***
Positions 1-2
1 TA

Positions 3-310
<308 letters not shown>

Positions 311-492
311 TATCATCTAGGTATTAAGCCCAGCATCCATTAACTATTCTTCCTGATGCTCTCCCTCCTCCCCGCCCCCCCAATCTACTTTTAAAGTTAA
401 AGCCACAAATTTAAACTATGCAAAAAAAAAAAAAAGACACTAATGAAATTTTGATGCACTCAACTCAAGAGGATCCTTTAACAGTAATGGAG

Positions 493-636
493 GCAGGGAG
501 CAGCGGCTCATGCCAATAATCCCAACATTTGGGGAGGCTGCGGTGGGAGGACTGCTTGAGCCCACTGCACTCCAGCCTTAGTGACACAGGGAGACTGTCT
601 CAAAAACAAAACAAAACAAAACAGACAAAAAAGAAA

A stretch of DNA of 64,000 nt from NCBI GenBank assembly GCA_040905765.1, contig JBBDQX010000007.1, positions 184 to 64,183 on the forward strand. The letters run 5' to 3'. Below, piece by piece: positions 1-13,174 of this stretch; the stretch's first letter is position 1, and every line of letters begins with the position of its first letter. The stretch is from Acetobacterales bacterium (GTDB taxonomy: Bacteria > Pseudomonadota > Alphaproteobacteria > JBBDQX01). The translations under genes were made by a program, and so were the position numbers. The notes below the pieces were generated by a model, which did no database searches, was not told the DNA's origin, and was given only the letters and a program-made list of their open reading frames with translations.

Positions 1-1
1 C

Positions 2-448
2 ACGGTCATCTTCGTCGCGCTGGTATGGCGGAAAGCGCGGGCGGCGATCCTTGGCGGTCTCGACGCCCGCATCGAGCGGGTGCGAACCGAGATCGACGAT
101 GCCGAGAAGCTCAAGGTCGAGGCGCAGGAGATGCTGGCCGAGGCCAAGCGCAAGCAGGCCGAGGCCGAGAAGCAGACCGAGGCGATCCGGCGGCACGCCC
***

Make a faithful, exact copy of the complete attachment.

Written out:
Positions 1-2
1 TA

Positions 3-310
<308 letters not shown>

Positions 311-492
311 TATCATCTAGGTATTAAGCCCAGCATCCATTAACTATTCTTCCTGATGCTCTCCCTCCTCCCCGCCCCCCCAATCTACTTTTAAAGTTAA
401 AGCCACAAATTTAAACTATGCAAAAAAAAAAAAAAGACACTAATGAAATTTTGATGCACTCAACTCAAGAGGATCCTTTAACAGTAATGGAG

Positions 493-636
493 GCAGGGAG
501 CAGCGGCTCATGCCAATAATCCCAACATTTGGGGAGGCTGCGGTGGGAGGACTGCTTGAGCCCACTGCACTCCAGCCTTAGTGACACAGGGAGACTGTCT
601 CAAAAACAAAACAAAACAAAACAGACAAAAAAGAAA

A stretch of DNA of 64,000 nt from NCBI GenBank assembly GCA_040905765.1, contig JBBDQX010000007.1, positions 184 to 64,183 on the forward strand. The letters run 5' to 3'. Below, piece by piece: positions 1-13,174 of this stretch; the stretch's first letter is position 1, and every line of letters begins with the position of its first letter. The stretch is from Acetobacterales bacterium (GTDB taxonomy: Bacteria > Pseudomonadota > Alphaproteobacteria > JBBDQX01). The translations under genes were made by a program, and so were the position numbers. The notes below the pieces were generated by a model, which did no database searches, was not told the DNA's origin, and was given only the letters and a program-made list of their open reading frames with translations.

Positions 1-1
1 C

Positions 2-448
2 ACGGTCATCTTCGTCGCGCTGGTATGGCGGAAAGCGCGGGCGGCGATCCTTGGCGGTCTCGACGCCCGCATCGAGCGGGTGCGAACCGAGATCGACGAT
101 GCCGAGAAGCTCAAGGTCGAGGCGCAGGAGATGCTGGCCGAGGCCAAGCGCAAGCAGGCCGAGGCCGAGAAGCAGACCGAGGCGATCCGGCGGCACGCCC